|Publication number||US3964108 A|
|Application number||US 05/525,357|
|Publication date||Jun 22, 1976|
|Filing date||Nov 20, 1974|
|Priority date||Nov 20, 1974|
|Publication number||05525357, 525357, US 3964108 A, US 3964108A, US-A-3964108, US3964108 A, US3964108A|
|Original Assignee||Sloan Valve Company|
|Export Citation||BiBTeX, EndNote, RefMan|
|Patent Citations (7), Referenced by (12), Classifications (9)|
|External Links: USPTO, USPTO Assignment, Espacenet|
In prior bedpan rinser apparatus the deoseptic assembly was usually supported apart and from the diverter valve assembly by an extending bracket and the container of sanitizing fluid was connected to the diverter valve by external flexible hose connections. The aspirating arrangement was also usually supported adjacent the end of the spray arm. This combination presented an unsightly, awkward appearance, especially when arranged alongside the former offset connection of the flush tube above the toilet bowl. In addition, the aspiration was accomplished by a concentric tube venturi in the spray arm. This arrangement created an unnecessary restriction of flow in the spray arm and was difficult to manufacture and assemble properly.
It is accordingly an object of the invention to provide a new and improved deoseptic assembly for bedpan rinser apparatus which avoids the above disadvantages. Another object is to provide a novel deoseptic valve which is easy to assemble, compact, and which is incorporated within the structure of the diverter valve assembly, thereby eliminating the need for external piping and presenting a more streamlined appearance.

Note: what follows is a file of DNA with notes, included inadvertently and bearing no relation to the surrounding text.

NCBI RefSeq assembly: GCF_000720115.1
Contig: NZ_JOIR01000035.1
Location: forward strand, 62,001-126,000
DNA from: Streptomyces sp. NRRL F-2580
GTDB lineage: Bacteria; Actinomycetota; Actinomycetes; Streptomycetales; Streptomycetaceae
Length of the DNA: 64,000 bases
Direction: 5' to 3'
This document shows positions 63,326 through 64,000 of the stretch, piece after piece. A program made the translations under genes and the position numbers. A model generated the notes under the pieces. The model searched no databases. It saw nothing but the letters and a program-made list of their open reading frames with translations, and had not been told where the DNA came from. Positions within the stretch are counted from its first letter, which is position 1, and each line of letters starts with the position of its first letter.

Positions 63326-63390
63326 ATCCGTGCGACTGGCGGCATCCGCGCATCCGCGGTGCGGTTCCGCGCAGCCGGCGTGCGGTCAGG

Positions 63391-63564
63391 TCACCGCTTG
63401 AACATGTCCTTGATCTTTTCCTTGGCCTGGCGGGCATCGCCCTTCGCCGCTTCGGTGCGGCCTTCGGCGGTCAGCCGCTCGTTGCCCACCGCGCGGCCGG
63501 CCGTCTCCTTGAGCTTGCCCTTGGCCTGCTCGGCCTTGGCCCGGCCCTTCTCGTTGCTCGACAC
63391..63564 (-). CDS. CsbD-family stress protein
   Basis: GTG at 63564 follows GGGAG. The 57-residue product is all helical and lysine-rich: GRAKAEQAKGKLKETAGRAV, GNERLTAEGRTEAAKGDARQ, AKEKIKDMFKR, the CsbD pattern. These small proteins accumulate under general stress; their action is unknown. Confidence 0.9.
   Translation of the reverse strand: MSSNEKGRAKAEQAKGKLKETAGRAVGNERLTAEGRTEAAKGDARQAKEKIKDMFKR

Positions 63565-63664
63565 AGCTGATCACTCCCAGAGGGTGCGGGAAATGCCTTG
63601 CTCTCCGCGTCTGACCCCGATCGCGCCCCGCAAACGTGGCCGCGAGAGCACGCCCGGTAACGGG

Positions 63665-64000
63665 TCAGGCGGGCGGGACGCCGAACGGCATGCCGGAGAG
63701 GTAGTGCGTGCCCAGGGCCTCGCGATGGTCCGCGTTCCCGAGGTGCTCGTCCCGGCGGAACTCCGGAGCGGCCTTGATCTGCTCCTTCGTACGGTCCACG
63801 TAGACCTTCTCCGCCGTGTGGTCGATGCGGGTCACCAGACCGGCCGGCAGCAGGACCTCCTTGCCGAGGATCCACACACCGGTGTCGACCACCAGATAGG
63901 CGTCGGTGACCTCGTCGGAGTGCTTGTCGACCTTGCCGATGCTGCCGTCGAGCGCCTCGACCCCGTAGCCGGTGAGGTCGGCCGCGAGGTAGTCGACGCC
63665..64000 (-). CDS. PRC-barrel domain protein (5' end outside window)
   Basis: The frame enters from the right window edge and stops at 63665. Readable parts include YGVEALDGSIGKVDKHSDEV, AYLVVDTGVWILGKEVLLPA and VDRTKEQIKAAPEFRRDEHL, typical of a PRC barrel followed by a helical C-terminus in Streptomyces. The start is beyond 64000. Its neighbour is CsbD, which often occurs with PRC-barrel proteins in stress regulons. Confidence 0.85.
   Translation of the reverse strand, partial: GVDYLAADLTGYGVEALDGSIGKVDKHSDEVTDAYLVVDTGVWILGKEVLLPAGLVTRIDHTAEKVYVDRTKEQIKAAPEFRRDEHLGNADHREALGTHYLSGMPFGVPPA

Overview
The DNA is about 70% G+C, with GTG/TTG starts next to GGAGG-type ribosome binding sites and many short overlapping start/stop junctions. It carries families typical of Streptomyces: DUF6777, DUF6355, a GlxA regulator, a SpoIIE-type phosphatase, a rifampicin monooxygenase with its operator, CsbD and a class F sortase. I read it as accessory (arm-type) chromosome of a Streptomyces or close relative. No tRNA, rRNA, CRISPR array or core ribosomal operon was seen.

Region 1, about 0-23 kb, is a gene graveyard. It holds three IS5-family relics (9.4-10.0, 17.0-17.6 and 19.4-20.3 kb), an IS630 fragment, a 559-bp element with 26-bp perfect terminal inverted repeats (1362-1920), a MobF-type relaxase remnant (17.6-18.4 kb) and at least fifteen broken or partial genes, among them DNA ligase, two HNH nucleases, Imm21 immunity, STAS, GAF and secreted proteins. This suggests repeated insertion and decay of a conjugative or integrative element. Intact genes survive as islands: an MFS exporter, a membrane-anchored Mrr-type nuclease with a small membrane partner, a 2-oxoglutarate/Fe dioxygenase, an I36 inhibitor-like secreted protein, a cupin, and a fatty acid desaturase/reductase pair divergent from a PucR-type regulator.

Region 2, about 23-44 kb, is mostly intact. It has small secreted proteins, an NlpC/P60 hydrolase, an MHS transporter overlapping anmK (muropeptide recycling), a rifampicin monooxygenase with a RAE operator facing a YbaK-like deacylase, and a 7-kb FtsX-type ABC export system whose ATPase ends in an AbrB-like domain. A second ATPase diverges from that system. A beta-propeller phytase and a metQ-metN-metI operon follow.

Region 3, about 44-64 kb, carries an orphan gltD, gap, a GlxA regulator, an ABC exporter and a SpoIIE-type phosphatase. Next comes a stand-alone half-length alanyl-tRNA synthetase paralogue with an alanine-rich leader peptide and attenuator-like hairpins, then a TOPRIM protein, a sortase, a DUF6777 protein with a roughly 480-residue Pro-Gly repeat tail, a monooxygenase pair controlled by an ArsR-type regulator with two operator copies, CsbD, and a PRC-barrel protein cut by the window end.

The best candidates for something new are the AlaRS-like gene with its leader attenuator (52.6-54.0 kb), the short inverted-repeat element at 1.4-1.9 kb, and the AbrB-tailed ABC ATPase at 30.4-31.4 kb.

A further object of the invention is to accomplish the aspiration of sanitizing fluid without restricting the flow of flushing water through the diverter assembly. These and other objects and advantages of the invention will become more readily apparent upon consideration of the following description and drawings.
The deoseptic valve assembly is fastened to and supported directly upon the diverter valve member and is rotatable therewith when the spray arm is moved down into the bedpan rinsing position. A housing is attached to one end of the diverter valve member and encloses one end of the deoseptic valve member. The deoseptic valve member is rotatable in its housing and the housing is held in place by a snap ring. Aspirating flow passages extend through the deoseptic valve member into the diverter valve member, and the passages include a cavitating venturi and a flow control valve in the deoseptic valve member, and a check valve in the housing. A container for sanitizing fluid is supported from the housing and a hollow vent pin in the housing is received in a notch in the diverter valve casing to prevent rotation of the housing and container when the deoseptic valve member is rotated. The vent pin also serves to maintain atmospheric pressure in the container.